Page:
When we’re watching movies, I think most of us never really think about the shots and scenes that got left “on the cutting room floor.” Unless we’re absolutely obsessed with a particular movie or filmmaker, most people don’t buy or watch the outtakes of most movies. Most of us accept the finished film as is, and leave it at that. This is especially true of non-fiction films – “documentaries” – which we often assume are essentially unedited depictions of the truth.
This film collects outtakes from many documentaries that Kirsten Johnson shot over the past 15 or so years, including at least one very famous one (Fahrenheit 911). The shots and scenes are edited together as a collage, essentially, sometimes jumping through time and space if the shots are similar, but usually sticking to the to the title cards, which don’t tell us which film the scenes are from, but tell us when and where. Additionally, some of Johnson’s home movies are inserted as well, blurring the lines between her professional career and her personal life.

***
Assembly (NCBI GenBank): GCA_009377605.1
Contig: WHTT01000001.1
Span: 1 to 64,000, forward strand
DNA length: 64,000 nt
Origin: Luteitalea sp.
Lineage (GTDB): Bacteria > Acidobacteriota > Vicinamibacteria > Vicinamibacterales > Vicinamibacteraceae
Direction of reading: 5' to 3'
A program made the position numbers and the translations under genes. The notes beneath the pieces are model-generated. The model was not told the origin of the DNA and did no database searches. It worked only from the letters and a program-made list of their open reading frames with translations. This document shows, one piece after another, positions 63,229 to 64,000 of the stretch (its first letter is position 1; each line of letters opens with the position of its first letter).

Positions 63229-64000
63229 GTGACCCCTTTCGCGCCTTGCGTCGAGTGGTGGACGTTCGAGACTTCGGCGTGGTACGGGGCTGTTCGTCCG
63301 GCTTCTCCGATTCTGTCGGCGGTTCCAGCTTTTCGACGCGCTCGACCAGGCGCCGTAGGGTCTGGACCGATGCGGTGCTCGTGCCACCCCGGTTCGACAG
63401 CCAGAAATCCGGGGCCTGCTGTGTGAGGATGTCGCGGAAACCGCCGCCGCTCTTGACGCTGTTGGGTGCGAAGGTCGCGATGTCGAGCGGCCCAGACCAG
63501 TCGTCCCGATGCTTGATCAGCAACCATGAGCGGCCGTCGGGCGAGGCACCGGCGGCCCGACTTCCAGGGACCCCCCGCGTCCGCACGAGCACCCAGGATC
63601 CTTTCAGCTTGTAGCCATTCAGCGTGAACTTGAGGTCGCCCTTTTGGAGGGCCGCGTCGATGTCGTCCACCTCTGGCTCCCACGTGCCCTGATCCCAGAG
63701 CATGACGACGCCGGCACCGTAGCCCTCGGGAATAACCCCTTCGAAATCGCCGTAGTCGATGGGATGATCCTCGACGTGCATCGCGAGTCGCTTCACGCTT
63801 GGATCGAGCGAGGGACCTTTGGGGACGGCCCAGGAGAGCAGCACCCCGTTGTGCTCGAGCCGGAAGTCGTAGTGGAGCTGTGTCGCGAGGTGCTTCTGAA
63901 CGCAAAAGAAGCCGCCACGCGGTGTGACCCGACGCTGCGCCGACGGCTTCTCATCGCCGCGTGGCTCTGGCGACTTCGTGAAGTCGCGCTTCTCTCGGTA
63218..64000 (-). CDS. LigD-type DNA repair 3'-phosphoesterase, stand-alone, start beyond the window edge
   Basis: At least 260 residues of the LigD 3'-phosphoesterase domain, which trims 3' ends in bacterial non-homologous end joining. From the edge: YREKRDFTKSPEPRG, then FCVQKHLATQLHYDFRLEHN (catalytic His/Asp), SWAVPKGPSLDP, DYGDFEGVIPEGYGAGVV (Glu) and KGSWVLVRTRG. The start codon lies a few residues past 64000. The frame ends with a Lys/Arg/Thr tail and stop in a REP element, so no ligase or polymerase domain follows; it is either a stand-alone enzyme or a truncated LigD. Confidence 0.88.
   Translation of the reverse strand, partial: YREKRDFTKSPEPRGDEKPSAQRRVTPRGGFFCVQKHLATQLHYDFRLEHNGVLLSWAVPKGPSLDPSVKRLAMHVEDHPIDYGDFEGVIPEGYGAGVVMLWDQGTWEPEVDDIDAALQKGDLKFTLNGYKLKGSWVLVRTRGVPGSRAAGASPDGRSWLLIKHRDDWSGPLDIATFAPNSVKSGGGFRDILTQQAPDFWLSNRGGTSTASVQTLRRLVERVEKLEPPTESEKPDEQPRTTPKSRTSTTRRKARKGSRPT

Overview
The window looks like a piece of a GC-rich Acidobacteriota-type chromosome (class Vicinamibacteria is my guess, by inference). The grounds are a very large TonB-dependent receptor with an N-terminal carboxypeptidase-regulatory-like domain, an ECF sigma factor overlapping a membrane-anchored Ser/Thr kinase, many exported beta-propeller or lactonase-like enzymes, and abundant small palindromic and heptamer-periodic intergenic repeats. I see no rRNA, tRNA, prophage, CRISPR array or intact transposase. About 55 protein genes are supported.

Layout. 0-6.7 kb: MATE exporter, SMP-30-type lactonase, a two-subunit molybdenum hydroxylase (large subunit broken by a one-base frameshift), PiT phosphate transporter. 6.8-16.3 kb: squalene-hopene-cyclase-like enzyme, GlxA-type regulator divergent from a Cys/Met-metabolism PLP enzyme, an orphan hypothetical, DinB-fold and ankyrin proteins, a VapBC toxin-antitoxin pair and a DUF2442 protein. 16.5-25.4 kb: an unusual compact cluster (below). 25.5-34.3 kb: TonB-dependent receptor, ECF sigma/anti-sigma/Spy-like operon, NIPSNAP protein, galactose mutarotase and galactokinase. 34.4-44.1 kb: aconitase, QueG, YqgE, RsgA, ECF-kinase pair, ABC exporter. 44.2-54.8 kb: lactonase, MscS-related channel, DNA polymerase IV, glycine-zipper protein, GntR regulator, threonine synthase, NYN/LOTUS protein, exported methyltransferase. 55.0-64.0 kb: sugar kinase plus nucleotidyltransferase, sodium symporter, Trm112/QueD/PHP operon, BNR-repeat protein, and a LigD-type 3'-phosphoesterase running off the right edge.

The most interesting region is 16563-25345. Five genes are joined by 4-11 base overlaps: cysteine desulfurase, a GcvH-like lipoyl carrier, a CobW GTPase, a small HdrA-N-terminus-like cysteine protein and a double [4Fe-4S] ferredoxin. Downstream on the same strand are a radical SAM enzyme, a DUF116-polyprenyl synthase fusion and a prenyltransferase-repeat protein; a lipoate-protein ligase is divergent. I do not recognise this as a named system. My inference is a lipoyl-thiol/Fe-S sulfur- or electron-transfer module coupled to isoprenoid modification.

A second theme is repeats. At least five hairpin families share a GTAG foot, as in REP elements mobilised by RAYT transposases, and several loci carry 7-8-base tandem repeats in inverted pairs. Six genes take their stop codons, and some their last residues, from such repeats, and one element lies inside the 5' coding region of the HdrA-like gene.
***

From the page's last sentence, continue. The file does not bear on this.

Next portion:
The nature of such a collection is scattershot already, but for the most part this collage approach works pretty well. Though it is initially disconcerting, and though there are things to nitpick in terms of consistency – some of the outtakes are professionally done and even scored while others are quite rough – for the most part the film portrays a whole bunch of what might have beens for these films, and also reveals the relationship – not always easy – between the camera operator and the person or people on camera. This is something most of us completely forget about and so it’s a welcome reminder that all films are constructed and the vast majority of them obscure or even deny the relationships between those in front of and behind the camera. Also, it’s often nice to look at.
This certainly isn’t for everyone, but it’s of interest to anyone interested in film-making, especially documentary film-making. And it makes me want to watch these movies.